There had to be a goal behind this effort. We would ride to Sturgis together. Shit started to happen fast and I ran into a TV producer who wanted to follow the build, and Leomark studios got involved.

 Next, I reached out to Chris Kallas and we started to work up a concept drawing. Here’s some of the e-mail that flew back and forth.

Here’s my initial description:

FXR style frame: Single-loop look, two down tubes bent together to form a single-loop style. Stretched 5 up and 2 out, about a 33-degree rake. Stretched Sporty-like gas tanks, Spitfire girder front ends

Frank’s bike: classic black mag wheels from Metalsport. Klock Werks rear dresser fender on Frank’s, might bob it. Both wheels will be mild width. Mudflap girl theme on my bike and Hardball tattoo on Frank’s. Paint reversed from Frank’s bike to mine. Forward controls on my ride, Frank’s will run mid controls. Rubber pegs, grips. dog bone-style tall rubber mount risers. Shotgun pipes. One Redneck bag on the left of Frank’s bike. We also talked about a small front fender.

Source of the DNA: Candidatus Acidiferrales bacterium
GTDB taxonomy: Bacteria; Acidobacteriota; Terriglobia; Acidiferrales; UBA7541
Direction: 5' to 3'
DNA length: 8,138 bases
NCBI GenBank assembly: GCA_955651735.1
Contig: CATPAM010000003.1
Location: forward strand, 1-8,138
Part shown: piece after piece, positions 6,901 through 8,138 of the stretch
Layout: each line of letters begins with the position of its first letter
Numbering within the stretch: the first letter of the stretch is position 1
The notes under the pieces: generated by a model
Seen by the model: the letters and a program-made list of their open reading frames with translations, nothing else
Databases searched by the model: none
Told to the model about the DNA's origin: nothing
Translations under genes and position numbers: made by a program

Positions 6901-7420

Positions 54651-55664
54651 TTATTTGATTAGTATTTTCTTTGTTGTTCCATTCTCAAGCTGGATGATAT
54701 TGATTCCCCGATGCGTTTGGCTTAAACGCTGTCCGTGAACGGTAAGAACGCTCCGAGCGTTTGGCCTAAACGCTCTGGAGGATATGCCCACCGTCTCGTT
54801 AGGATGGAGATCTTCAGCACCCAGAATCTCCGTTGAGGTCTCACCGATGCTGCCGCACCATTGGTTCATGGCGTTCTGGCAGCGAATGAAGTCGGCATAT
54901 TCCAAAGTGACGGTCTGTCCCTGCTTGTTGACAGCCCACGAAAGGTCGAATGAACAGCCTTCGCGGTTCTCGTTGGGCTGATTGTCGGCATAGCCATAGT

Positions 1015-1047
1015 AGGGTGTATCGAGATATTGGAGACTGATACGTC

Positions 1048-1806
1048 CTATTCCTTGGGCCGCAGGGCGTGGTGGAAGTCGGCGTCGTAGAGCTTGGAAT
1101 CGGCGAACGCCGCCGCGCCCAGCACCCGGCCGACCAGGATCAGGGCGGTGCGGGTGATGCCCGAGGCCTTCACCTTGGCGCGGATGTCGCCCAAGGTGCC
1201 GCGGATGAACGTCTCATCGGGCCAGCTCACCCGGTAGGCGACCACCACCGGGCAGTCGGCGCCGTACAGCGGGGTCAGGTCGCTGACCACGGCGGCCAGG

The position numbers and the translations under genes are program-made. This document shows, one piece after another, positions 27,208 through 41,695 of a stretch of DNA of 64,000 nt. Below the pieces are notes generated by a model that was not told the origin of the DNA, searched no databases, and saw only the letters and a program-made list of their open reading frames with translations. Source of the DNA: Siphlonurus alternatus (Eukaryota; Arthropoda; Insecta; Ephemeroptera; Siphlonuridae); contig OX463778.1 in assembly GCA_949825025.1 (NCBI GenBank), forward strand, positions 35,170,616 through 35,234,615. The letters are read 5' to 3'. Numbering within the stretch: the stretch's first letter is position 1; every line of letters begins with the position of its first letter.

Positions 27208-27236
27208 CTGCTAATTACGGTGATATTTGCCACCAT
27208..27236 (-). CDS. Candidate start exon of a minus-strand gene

Some questions?
Black and chrome or silver Evo engine?
Your wheels? Mag or spokes, what kind?
Style/brand of headlight, tail light?
The risers are the type with rubber mount at top?
Shot gun pipes, staight, no mufflers?
Style of seat?
Your fender the same not bobbed?
Brakes? Dual or single up front? What brand of rotor/caliper?
If any of these things aren’t specific yet, they could be semi generic on art.

If you can send any photos or links to of fenders, wheels, bags, brakes or controls, it would be helpful.

As for paint, just a thought.

sately I’ve been leaning toward dark metallic blue and off-white.

It looks good with lots of black or aluminum, and chrome.